The video, dated May 23, 1993, crackles with that unmistakable 90s VHS effect.

The lens of the camcorder pushes into a kitchen. It is morning and relatively quiet save for the program being aired on a small television sitting on the countertop.

Coming into view is Stephen “Deucer” Smith—seated on a barstool, with a bowl of cereal—legs drawn up in front of him on the stool, intently watching the basketball and news highlights from the previous day.

“There’s Deucer,” says his sister Mary from behind the camera. “How he begins graduation day. How are you feeling—you excited?” Deucer turns to look at the camera and nods—mouth full of cereal.

“Are they going to give a diploma, or is it going to be a blank piece of paper?”

“It’ll be a diploma—I’m not too worried about that.”

“Did you bribe your teachers?”

“Nope—passed all my classes.”

“Passed your classes? How’d you manage to do that?”

Deucer smirks. “Because of my superior brain power.”

“Yeah right,” laughs Mary. “They just want to get rid of you.”

As if of a mind to prove his older sister wrong, Deucer stands up and walks over to some shelves in the living room. Adorned in the display case are pictures and accomplishments he made throughout his high school career. Mary zooms in and pans over the collection—a portrait of him in his football gear, an award from the Nebraska Music Educators Association, a Competitive Certificate of Merit from the Nebraska High School Mock Trial Project. And in the middle of the display—an orange letter “S”—denoting the wealth of athletic, musical, and academic letters Deucer earned in his four years at Seward High School, in Seward, Nebraska.

Later that day, the camera captures the moments leading up to the trip to the ceremony. Deucer takes pictures with Mary and their parents Susan and Stephen in front of the house where the two siblings spent their whole lives. After pictures, he hops in his silver Camaro. The car is Deucer’s pride and joy—paid for with his own money earned from many summers’ arduous work of detasseling corn. He revs the engine and backs out of the driveway.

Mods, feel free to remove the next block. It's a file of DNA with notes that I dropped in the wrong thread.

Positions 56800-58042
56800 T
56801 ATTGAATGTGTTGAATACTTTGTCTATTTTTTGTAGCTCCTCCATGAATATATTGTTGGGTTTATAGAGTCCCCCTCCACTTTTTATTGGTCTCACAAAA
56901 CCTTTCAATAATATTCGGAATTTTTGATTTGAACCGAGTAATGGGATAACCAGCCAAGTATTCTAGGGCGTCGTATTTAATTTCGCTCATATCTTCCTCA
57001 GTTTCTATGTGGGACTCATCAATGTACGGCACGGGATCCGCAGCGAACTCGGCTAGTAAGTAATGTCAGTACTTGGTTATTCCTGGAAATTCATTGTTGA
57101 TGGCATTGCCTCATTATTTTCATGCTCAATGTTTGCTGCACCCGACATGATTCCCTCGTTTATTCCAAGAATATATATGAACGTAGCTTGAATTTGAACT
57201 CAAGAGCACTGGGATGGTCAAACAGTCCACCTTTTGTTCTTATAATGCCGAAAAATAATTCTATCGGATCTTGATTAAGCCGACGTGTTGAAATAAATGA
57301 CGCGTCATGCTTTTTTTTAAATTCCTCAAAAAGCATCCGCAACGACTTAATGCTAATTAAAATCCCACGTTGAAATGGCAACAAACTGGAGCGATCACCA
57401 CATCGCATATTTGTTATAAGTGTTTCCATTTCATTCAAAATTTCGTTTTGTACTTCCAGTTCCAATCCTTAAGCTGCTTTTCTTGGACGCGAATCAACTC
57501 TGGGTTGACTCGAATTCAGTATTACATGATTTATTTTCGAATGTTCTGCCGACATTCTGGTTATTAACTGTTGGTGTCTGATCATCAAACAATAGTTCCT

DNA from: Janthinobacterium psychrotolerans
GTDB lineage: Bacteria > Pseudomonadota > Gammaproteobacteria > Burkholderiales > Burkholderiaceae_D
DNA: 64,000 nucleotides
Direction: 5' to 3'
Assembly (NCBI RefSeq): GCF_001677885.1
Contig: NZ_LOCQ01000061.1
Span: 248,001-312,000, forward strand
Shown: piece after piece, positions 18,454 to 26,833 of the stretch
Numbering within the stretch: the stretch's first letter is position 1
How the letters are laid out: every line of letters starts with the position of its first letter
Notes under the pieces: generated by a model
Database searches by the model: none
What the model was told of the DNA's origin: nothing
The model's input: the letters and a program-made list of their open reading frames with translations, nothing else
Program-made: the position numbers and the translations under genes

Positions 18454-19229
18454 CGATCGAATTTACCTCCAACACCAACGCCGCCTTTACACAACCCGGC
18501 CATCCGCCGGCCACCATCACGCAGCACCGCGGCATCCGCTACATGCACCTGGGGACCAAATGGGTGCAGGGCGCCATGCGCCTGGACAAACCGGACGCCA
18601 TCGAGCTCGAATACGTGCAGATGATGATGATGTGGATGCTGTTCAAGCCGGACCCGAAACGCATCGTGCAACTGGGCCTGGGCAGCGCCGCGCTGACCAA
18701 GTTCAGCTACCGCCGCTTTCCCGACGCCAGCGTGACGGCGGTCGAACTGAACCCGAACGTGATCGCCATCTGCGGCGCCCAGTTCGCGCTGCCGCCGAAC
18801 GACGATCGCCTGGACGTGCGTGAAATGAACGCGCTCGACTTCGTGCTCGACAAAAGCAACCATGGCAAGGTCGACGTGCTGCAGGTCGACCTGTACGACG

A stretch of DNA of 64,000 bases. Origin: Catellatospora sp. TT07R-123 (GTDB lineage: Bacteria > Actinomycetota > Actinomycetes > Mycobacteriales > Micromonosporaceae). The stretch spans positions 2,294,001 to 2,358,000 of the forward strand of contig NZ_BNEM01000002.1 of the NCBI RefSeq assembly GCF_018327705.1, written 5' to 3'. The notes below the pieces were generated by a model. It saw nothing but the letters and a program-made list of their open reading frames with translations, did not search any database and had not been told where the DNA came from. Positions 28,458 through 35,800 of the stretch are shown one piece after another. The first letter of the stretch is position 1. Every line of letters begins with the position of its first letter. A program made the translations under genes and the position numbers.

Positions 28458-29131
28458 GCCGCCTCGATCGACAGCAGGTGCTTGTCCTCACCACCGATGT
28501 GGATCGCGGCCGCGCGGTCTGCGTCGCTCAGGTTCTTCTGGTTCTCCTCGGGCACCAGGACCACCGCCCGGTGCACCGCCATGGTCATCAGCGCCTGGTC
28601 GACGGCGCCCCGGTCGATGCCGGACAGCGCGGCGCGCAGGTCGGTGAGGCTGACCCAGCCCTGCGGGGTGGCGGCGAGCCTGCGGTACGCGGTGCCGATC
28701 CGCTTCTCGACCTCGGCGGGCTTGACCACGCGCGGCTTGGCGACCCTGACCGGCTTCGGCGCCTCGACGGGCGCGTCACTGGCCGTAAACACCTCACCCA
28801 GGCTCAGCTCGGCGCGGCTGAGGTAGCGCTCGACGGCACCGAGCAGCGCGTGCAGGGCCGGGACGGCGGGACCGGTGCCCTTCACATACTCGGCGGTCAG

He honks the horn and drives off, a soon-to-be high school graduate.

For many, videos and pictures from a high school graduation are a fun dose of nostalgia—a simple view into the past when things seemed simpler and freer. But for Deucer, Mary, and their friends and family, these videos would be the last time Deucer’s voice was captured on film.

It is February 2023.

The two siblings are in Deucer’s room in QLI’s Summit, a skilled-level care for adults with neurological illnesses or injuries. Adorning the walls are items that are equal measures memorabilia from Deucer’s past—football jerseys, photos, school golf bags— and Nebraska gear—red flags with the big white “N” and newspaper clippings reminiscing of the glory years under Tom Osborne’s coaching.

Mary arrived in town a few days ago and has brought an album. On its cover is a typed and bold “Deucer’s Story.” It is a massive collection, filled with photos, school papers, and projects—all chronicling the life of Deucer from birth through his high school graduation. Mary pulls up a chair and sits beside Deucer in his powered wheelchair and begins reminiscing about their younger years.

“Has anyone read this to you for the longest time?” Mary has opened the album with a section titled “My Life Story,” written from the perspective of a fifth-grade Deucer. As Mary narrates the life experiences of ten-year-old Deucer to the forty-eight-year-old Deucer, his eyes twinkle. He grins and shakes with laughter when remembering vacations to Florida and ding-dong ditching with his friends. At the close of the section is a school assignment—a filled-out personal crest. At the end of a list titled “Thing I Want to Be Remembered For,” it says “I want to be remembered for being tough.” Mary looks over to Deucer in his chair. “Yeah,” she smiles and pats his arm, “you’re pretty tough.” She notices that he is looking up and to the right—there’s something he needs.